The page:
travel

San Rafael Reef, Utah

San-Rafael-Reef
SanRafael Reef, I-70, Utah [38°55′19″N 110°26′17″W]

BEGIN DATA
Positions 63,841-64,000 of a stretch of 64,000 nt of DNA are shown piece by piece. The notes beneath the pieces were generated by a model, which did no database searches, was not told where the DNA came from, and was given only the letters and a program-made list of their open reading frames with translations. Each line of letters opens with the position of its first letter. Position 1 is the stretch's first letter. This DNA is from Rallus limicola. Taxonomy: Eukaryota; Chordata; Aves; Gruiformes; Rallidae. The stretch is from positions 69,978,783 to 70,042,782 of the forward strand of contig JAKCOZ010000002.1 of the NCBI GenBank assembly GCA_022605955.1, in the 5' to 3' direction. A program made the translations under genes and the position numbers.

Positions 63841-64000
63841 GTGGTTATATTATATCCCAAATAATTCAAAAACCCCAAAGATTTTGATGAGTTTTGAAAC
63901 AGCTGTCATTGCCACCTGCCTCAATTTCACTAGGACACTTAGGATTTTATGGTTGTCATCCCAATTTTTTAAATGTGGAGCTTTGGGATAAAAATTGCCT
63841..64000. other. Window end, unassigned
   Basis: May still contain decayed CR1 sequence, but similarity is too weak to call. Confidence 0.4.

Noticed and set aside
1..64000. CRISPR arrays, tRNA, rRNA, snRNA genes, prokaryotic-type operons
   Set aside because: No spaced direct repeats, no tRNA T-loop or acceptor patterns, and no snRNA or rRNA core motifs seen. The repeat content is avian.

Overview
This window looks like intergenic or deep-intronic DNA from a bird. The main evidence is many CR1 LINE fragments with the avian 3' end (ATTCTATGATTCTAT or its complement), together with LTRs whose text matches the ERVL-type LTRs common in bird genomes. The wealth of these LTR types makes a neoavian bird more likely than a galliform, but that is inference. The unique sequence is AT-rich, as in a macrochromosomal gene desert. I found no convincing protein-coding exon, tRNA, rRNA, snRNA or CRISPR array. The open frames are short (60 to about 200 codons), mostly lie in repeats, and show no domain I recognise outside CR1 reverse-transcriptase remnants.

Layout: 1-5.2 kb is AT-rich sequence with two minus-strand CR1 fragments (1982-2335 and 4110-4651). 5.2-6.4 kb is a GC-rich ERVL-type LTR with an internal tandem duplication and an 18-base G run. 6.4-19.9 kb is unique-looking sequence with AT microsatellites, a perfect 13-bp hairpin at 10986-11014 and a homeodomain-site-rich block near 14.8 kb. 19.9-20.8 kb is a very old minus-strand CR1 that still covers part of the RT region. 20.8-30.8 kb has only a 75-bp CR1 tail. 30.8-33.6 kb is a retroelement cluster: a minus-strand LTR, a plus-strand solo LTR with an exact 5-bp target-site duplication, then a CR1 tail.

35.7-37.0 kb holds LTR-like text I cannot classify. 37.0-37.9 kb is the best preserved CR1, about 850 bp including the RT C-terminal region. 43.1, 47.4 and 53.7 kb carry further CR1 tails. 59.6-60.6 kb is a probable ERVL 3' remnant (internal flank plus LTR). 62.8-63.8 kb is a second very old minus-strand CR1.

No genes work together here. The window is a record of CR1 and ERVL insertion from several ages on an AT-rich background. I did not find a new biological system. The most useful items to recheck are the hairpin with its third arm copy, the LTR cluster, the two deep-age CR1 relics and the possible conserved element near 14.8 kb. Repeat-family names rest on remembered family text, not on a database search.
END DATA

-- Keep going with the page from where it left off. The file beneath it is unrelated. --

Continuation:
This geologic feature located in Emery County in central Utah is a part of the Colorado Plateau. Approximately 75 miles (120 km) long, it is composed primarily of steeply tilted layers of Navajo and Wingate Sandstone, it has been eroded into tall fins, domes, cliffs, and deep canyons. There are also numerous slot canyons that twist their way through the flanks of the San Rafael Reef, among them Crack Canyon, Chute Canyon and Straight Wash. According to the Bureau of Land Management the first mining in the San Rafael Swell area was by Native Americans. The colored carnotite ores were used to make pastes that were applied as war paint. In 1871 Uranium was identified and developed some small mines. The uranium ore mined in Utah was used overseas as dye colorant, manufacturing of glass, pottery, steel plate, and for photographic experimentation. In early days there was no clearly organized mining district associated with the San Rafael Swell and many of the deposits were discovered accidently by ranchers moving livestock through the area. By 1906 the area was producing about 200,000 tons of ore annually with most of it going to Germany to be used in medical treatments and for radium research. Serious prospecting in the San Rafael Swell area began in 1948-49 with 910 claims filed in Emery County. The number of claims filed during the period from 1950 to 1956 eventually exceeded 50,000. Although a few significant claims were identified, such as the Delta-Hidden Splendor mine that sold for $9 million dollars in 1954, most of the mines were small in scale with little marketable ore being produced. The 1960’s saw a virtual end to further exploration work with only a few claims remaining active… Photo taken few days ago on the way from Colorado to Los Angeles.

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